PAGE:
Sunday, December 1, 2013

5 Things I Bet You Didn’t Know About Shark Finning

Guest Blog
by AJ Sablan

For decades now, shark conservation messaging has gone something like this:
Shark finning is a cruel act where a shark’s fins are cut off and its body dumped in the sea. Often times sharks are still alive when they are dumped overboard. They cannot swim without their fins, so they either drown or are eaten. Fishermen invented finning because shark fins are so valuable, whereas the rest of the shark is not. Finning saves space to fill a boat’s hold with as many high value fins as possible. This practice has to stop! If we ban finning, we will save sharks.
Shark finning has been the focus of many shark conservation organizations and advocates, but the term is widely misused. Many people think that it is analogous to ‘whaling’ and that ‘shark finning’ means ‘shark fishing.’ It does not. Shark finning is where a shark’s fins are cut off and its body dumped in the sea.

The misuse of the phrase ‘shark finning’ has policy implications when advocates are working to pass laws more restrictive than finning bans, such as those that reduce fishing or restrict trade. Here are five facts about shark finning that advocates often get wrong:
1. Shark finning is already banned
Nearly every country and international fisheries management organization around the world banned finning years ago. Instead of ‘ban shark finning,’ we should be calling on governments to ‘enforce finning bans.’ There are two recognized types of finning bans. The more restrictive is usually referred to as ‘fins naturally attached,’ and as the name implies, it requires that sharks be landed with their fins still naturally attached to their bodies. The United States, Australia, Chile, and the entire EU, have implemented fins naturally attached, which is now considered the international standard. The less restrictive policy allows for shark fins to be removed at sea as long as the corresponding bodies are brought to port and the fins make up a predetermined percentage of the total weight, 5% in most places. There are a number of loopholes that fishermen have used to exploit the 5% rule, thus the move towards fins naturally attached.

2. Banning Shark Finning does not make it illegal to fish for shark fins
The United States banned shark finning more than a decade ago, but continues to be one of the top shark fishing countries. Banning finning does not make shark fins illegal, it makes the dumping of shark bodies at sea illegal.  This misunderstanding is widespread.  Last week, January Jones wrote, “Banning shark finning but allowing shark fins just doesn't make sense.” The only thing that does not make sense is January’s misunderstanding of shark policy.

3. Banning shark finning alone will not save sharks
Shark finning bans are designed to stop the cruel killing of sharks, not the killing of sharks. They do not regulate the shark fin fishery; they regulate how the less valuable parts of a shark are disposed. They also help with species-level identification and data gathering. Two recent studies have called into question the effectiveness of finning bans to reduce mortality. Population Trends in Pacific Oceanic Sharks and the Utility of Regulations on Shark Finning by Dr. Shelley Clarke et al, was published in Conservation Biology last year. Global catches, exploitation rates, and rebuilding options for sharks by Dr. Boris Worm et al, was published in Marine Policy earlier this year.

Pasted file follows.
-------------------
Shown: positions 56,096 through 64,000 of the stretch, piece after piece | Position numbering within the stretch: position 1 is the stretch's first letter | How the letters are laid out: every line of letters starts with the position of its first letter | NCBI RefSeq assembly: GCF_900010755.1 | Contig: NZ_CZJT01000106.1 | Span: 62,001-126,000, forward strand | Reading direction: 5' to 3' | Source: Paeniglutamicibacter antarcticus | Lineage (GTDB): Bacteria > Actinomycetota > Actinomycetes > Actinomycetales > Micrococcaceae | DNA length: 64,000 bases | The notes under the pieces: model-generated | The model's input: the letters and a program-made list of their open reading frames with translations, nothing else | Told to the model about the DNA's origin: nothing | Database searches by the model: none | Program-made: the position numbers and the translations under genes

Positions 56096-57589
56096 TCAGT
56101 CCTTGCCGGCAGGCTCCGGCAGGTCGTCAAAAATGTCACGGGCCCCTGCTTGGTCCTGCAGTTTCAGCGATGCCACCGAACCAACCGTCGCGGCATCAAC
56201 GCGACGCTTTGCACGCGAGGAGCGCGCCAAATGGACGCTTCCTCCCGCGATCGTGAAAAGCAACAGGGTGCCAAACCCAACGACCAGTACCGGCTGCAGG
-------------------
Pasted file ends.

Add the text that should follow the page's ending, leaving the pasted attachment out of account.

4. Ending finning is only a first step
There are several policy options that are much more effective for protecting sharks than shark finning bans. The science is still coming in, but catch limits and prohibitions may be improving a few shark populations around the world. More recently, shark fin trade bans and shark sanctuaries have restricted the supply of shark fins to the market. These policies would likely not have been put in place had finning not been banned first. Once finning is banned, there is still much work to be done to ensure healthy shark populations.

5. Repeated calls to ‘End Shark Finning’ confuse efforts to reduce fishing, curb trade, and decrease demand
The only campaign to end finning taking place today is in New Zealand, which allows finning to take place because the shark fishery has catch limits and prohibitions on endangered species. Unless a shark conservation advocate is working in New Zealand or calling on governments to 'enforce finning bans,' they have no reason to use the word finning. Finning is already banned in most of the world. It is confusing to ask to ‘stop shark finning’ when the policy change being sought is a reduction in fishing, trade, or demand.
The global shark conservation movement should be proud on what it has accomplished in a relatively short period of time.  Shark finning has been banned throughout most of the world, but these bans have proven to not be enough to restore threatened shark populations.  The discussion on finning needs to move away from policy change and into implementation and enforcement.  Meanwhile, more shark conservation advocates need to ask for policies that reduce fishing, curb trade, and decrease demand.

Alyssa Sablan is a shark advocate in Guam.  Want to know more about shark finning?  Read Alyssa's previous blogs here and here.

2 comments:

Juan said...

Thank you for your good efforts:)

abc said...

Hello AJ Sablan,
Your post is really excellent on Shark Finning. Very uncommon and informative article you have shared here. essaysamurai.com is also such type of way to get more about learning. I hope this will help to boost our knowledge. Thanks for your awesome posting.

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